With the Hunter still reeling from the devastating heatwave that saw Maitland and Cessnock shatter temperature records, meteorologists are already predicting another salvo of scorchers.
On Tuesday morning Weatherzone and the Bureau of Meteorology forecast Thursday’s daytime maximum would jump back up to 37 degrees where it would hold through Friday.
Winds on Friday will range from 15 to 20 km/hr from the North West in the morning before shifting to a North Easterly in the afternoon, bringing a 20 per cent change of thunderstorms.
On Saturday, the temperature is predicted to climb past 40 degrees with an 80 per cent chance of showers.
Weatherzone’s Rob Sharpe said severe cells were likely, with damaging winds, heavy rain and large hail possible.
The good news is the hot weather doesn’t look like it’ll reach the extreme temperature and duration of last weekend.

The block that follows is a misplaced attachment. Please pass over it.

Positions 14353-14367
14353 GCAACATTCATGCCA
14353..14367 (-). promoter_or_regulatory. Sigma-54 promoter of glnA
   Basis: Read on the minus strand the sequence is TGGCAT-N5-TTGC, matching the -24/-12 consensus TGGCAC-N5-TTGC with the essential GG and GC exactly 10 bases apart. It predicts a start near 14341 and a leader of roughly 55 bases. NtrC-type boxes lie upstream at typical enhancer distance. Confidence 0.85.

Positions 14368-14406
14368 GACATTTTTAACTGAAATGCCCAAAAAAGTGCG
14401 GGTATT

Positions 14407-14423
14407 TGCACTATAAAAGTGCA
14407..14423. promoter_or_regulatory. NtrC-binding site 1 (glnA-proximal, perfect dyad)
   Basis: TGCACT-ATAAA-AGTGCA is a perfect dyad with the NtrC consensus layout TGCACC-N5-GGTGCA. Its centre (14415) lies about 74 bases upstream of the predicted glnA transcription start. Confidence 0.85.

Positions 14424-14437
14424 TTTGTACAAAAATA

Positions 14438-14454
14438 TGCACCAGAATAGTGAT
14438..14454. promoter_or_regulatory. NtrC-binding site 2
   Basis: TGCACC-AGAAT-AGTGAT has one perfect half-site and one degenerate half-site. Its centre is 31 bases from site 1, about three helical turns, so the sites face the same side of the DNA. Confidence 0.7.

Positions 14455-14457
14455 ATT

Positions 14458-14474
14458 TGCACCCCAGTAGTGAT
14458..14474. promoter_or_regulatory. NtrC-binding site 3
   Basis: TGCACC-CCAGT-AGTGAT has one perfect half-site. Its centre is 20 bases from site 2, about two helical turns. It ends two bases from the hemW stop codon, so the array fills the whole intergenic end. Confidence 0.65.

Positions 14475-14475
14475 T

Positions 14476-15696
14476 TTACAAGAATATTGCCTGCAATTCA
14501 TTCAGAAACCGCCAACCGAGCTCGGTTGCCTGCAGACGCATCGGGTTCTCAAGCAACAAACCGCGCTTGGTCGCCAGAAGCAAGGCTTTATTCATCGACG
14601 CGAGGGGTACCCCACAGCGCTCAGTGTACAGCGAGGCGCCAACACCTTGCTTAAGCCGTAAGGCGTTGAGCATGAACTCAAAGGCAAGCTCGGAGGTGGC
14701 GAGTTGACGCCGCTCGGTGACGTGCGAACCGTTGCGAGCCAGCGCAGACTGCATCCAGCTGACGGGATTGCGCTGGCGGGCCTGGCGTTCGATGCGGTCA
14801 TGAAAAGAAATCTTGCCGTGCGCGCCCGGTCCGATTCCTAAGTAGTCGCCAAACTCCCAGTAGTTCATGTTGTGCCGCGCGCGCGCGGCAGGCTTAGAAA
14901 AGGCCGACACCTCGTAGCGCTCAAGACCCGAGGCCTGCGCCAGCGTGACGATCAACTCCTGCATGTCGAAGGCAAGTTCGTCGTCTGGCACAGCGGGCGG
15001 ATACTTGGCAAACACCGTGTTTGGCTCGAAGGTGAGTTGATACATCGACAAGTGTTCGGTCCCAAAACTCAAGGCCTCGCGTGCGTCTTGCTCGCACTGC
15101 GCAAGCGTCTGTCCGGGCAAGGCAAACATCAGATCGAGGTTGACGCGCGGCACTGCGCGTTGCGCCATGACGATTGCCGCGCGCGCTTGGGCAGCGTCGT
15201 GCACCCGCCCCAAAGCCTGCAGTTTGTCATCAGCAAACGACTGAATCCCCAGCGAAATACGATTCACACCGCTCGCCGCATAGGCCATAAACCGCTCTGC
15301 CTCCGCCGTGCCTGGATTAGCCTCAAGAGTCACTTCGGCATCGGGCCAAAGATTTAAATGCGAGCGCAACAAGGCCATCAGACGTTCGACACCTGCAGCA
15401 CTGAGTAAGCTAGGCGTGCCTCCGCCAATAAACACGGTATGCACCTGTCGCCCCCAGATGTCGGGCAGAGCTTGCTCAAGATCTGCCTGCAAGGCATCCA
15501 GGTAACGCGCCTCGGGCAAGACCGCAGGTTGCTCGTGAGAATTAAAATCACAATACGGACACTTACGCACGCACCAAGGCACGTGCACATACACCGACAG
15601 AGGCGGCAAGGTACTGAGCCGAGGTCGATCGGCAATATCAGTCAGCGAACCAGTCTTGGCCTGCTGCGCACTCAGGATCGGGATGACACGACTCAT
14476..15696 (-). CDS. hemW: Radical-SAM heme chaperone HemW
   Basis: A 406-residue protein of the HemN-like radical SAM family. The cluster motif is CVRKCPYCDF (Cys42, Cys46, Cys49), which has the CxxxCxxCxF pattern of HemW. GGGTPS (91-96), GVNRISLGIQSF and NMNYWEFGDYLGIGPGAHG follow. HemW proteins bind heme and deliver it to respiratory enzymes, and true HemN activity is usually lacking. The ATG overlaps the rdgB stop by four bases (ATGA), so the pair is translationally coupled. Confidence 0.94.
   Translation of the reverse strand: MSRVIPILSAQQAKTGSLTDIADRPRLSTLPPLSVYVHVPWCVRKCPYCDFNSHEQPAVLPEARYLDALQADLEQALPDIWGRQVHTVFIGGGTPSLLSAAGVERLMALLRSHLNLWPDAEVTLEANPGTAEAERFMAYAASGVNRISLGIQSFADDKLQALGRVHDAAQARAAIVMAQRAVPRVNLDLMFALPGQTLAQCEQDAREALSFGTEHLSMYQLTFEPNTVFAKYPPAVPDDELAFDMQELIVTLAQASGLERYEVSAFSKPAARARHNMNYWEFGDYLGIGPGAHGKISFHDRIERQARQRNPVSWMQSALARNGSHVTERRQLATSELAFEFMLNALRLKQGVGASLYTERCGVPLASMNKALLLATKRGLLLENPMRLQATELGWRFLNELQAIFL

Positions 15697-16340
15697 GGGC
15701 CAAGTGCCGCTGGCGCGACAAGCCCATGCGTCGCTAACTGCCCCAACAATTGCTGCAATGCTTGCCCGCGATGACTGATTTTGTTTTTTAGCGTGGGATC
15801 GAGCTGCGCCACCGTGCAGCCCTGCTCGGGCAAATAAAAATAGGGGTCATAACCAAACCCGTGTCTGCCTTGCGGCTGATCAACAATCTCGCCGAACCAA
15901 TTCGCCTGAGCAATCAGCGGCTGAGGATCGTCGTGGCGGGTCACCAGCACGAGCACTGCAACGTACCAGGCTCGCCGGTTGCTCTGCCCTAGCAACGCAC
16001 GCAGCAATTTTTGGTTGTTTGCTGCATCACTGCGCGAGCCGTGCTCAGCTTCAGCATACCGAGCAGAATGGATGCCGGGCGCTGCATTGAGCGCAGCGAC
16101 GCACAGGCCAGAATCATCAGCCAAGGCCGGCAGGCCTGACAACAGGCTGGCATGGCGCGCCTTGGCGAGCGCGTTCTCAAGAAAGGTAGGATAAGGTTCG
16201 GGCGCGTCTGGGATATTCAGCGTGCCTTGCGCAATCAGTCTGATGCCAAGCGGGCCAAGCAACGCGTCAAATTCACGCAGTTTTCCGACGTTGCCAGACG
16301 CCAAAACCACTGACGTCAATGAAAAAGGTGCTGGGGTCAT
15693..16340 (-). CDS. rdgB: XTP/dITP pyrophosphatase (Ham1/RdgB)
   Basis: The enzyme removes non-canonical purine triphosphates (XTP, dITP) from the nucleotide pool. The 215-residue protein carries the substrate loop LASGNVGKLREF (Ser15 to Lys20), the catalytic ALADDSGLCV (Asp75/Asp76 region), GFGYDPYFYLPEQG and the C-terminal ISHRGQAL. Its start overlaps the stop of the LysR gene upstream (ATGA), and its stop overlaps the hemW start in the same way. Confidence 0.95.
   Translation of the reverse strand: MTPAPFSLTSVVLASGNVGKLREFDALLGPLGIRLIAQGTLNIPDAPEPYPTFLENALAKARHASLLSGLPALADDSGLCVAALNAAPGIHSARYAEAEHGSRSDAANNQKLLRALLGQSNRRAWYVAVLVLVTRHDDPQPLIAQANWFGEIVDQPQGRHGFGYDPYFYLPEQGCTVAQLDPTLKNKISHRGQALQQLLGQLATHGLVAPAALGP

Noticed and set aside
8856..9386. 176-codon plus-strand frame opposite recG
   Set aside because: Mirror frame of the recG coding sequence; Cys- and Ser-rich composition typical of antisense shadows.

Sunday will see the daytime max drop back to the mid-20 degree point, with a 95 per cent chance of showers.
“On Sunday the trough will shift further northeast, bringing cooler air in its wake,” Mr Sharpe added.
“The storm risk will primarily spread over the Hunter, Mid North Coast, Northern Rivers and Northern Tablelands. Again storms are potentially severe.”
The effects of last weekend’s heatwave, dubbed by weather watchers and fire fighters as “Hell on Earth”, are still lingering in the Hunter.
Maitland recorded its hottest day in 49 years, when the temperature surpassed 45 degrees on both Saturday and Sunday.
Thousands of firefighters worked through the worst fire conditions in the state’s history, battling and containing blazes to the North and West of the Hunter.
Temperatures in Singleton reached 47.2 degrees on Saturday and hundreds of dehydrated flying foxes in the Burdekin Park colony fell from their trees or died, still clinging to the branches.
In Cessnock and Maitland, colony carers hosed the animals in a bid to keep them alive. The colonies remain largely unharmed by the heat.